Solutions for Patient Safety is an unusual example of competing healthcare organizations working together to accelerate progress in protecting patients from harm through systemic change, and it’s serving as a model to other emerging collaborations. While children’s hospitals traditionally have been more open than adult institutions to working together, organizers of other initiatives hope the cooperative spirit will spread.
Last month, 30 Massachusetts organizations came together to develop a statewide action plan for reducing preventable harm. The Massachusetts Healthcare Safety and Quality Consortium, which includes the state’s largest insurer, the hospital association, the medical society and others, will set priorities for action. The effort will be led by the Betsy Lehman Center for Patient Safety, a state agency named after a Boston Globe health reporter who died from a medical error.
The consortium formed after a Lehman Center study found 62,000 preventable harm events resulting in $617 million in extra insurance costs in Massachusetts in 2017.
Meanwhile, the National Steering Committee for Patient Safety, established by the Institute for Healthcare Improvement, has corralled 27 organizations to craft a national action plan, which it hopes to release in early 2020.
“A more coordinated approach to patient safety never really happened in the past 20 years,” said Dr. Tejal Gandhi, IHI’s chief clinical and safety officer who co-chairs the committee with Dr. Jeff Brady, the quality improvement director at the federal Agency for Healthcare Research and Quality. “The goal is to get everyone working together on core foundational areas like culture, learning systems, and patient engagement.”
Marcy Doderer, CEO of Arkansas Children’s, a founding partner in the Solutions for Patient Safety collaborative, acknowledges that creating a high-reliability organization dedicated to reducing errors and harm is all-consuming work. It requires a strongly committed CEO and board and fully engaged front-line staff, plus the participation of patients’ parents.
It’s challenging, she admits, to implement a comprehensive safety program while dealing with other pressing issues like financial health, the shift to population health management, and the workforce supply squeeze, which can distract the leadership team.
But it’s the right thing to do for patients, and is fiscally sound as well, she said. “We don’t keep a running total of cost saved for harm eliminated,” she said. “But when you deliver high-quality, safe care, it reduces staff turnover, more patients come, and the bottom line is better.”
The core work includes daily safety huddles, where executives and staff go over what happened in the last 24 hours and what’s expected in the coming 24 hours, she said. Managers pore over data on adverse events, such as unexpected intubations in the ICU, and how those problems are being solved.
Solutions for Patient Safety staff, supported by dues paid by hospital members, lead the data collection and sharing efforts, working closely with senior executives and quality leaders at each of the hospitals.
The organization also trains CEOs and board members in establishing a culture of safety in which people aren’t penalized for making an error or flagging mistakes. That’s not easy.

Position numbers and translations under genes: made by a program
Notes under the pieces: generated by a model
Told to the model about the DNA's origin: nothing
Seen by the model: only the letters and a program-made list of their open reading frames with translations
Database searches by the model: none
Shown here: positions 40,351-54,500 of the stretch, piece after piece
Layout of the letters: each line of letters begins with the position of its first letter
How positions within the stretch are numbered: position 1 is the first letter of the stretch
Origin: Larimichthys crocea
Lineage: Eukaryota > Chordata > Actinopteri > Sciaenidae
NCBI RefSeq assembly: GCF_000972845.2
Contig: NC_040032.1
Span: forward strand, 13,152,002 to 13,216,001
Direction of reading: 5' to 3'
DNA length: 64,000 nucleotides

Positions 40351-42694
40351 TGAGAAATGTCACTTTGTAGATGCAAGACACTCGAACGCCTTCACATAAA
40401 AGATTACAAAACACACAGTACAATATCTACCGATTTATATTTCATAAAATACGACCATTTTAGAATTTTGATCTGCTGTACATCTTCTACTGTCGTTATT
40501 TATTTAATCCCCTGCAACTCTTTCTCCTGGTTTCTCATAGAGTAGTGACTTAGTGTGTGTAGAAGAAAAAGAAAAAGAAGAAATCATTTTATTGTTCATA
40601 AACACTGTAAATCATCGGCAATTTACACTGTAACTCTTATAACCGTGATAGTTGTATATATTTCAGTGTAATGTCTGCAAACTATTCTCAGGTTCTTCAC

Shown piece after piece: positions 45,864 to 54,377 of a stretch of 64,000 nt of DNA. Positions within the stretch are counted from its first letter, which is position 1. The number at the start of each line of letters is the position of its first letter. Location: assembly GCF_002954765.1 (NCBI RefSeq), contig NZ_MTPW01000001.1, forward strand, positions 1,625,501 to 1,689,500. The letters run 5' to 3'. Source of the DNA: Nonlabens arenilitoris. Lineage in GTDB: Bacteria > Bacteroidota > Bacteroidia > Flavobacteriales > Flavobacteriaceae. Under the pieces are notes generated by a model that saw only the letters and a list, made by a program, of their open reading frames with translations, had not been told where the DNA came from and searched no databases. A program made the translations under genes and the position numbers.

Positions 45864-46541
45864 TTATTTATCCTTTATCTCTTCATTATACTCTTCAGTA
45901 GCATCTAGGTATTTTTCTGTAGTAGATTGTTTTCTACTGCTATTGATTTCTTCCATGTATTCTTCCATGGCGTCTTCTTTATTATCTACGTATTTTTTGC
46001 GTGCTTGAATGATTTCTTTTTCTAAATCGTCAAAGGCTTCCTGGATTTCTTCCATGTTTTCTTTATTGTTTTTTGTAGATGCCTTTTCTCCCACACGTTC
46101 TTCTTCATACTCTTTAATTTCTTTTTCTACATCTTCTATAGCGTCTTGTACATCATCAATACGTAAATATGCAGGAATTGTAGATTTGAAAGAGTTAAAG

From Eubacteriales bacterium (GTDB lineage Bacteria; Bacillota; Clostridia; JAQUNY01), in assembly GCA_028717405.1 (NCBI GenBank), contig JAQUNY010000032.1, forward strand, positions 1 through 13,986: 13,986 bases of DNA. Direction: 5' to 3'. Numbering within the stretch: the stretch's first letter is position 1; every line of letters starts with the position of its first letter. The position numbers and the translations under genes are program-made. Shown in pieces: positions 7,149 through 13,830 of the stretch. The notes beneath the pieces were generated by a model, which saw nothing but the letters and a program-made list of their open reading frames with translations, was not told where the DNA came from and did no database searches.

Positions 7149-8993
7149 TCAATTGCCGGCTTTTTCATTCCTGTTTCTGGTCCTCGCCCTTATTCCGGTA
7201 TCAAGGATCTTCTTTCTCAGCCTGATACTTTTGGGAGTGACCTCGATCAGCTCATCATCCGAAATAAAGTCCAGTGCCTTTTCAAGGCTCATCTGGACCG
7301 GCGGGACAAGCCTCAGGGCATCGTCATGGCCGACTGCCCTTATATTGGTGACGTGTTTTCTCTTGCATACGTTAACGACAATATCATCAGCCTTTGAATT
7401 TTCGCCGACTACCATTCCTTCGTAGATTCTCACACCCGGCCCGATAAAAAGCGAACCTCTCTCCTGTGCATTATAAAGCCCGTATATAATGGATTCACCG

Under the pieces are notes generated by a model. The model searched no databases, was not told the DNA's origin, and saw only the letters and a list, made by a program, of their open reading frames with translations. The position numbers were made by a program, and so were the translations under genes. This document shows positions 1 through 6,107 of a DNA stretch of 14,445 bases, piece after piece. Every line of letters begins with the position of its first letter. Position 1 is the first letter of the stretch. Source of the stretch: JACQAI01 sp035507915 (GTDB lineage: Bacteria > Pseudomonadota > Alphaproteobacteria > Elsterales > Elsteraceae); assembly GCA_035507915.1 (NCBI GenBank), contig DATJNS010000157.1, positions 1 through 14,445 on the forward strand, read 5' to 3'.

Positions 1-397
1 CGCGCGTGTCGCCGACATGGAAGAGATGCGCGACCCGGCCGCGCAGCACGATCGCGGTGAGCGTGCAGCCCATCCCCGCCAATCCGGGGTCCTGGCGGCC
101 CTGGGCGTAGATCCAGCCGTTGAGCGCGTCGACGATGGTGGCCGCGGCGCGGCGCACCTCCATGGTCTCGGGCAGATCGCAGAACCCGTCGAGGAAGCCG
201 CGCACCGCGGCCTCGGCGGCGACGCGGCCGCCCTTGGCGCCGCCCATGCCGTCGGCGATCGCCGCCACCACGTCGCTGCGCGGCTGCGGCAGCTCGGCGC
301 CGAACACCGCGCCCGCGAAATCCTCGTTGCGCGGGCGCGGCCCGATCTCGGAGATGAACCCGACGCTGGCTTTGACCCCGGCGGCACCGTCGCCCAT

“We’ve gotten to the point where people know they’re supposed to speak up when they have a concern,” said Muething, whose own hospital has made psychological safety for staff its biggest focus. “But it’s not universal yet.”
The children’s hospital collaborative helps members prevent patient harms by testing new interventions for keeping central lines clean or avoiding pressure injuries. It also allows Arkansas Children’s to compare its performance with peer hospitals. “If we’re not improving as fast as the network, that gives me pause,” Doderer said.
Unlike in the adult hospital world, the children's hospitals have developed standard measurements for patient harm events such as catheter-associated urinary tract infections, as well as standard, evidence-based care bundles for preventing those events. “You can’t do this work without agreeing on one way to measure, otherwise we’ll argue about data,” Muething said.
For example, Solutions for Patient Safety members report monthly on how reliably they are performing five standard interventions to reduce catheter-associated urinary tract infections, such as how to secure the catheter. Hospital staff members can see that doing this consistently reduces infections, helping convince them it’s effective.
All this detailed work and culture development has led to an 80% reduction in serious safety events at Arkansas Children’s over the last five years, Doderer said, though she declined to release detailed data for her hospital.
While the goal is to get to zero harm, errors still occur, she acknowledged. As recommended by the Solutions for Patient Safety network, her hospital has adopted a transparent protocol for communicating with families when something goes wrong. It immediately deploys three teams—one to talk to the family, one to conduct a rapid root-cause analysis, and a third to support the caregivers involved in the harm event.
“We make sure we have the nurse or doctor or therapist shored up, and determine whether they are ready to keep going or take time away,” she said.
Cincinnati Children's Muething said the healthcare industry has not made as much progress as it should have on safety, and it needs to emulate children’s hospitals as well as other industries such as the airlines and nuclear power producers in collaborating to improve safety.
“The story in pediatrics is quite different than what’s happening in the adult world,” he said. “Trust me, it wasn’t easy. But there’s no reason why the rest of healthcare can’t do this, too.”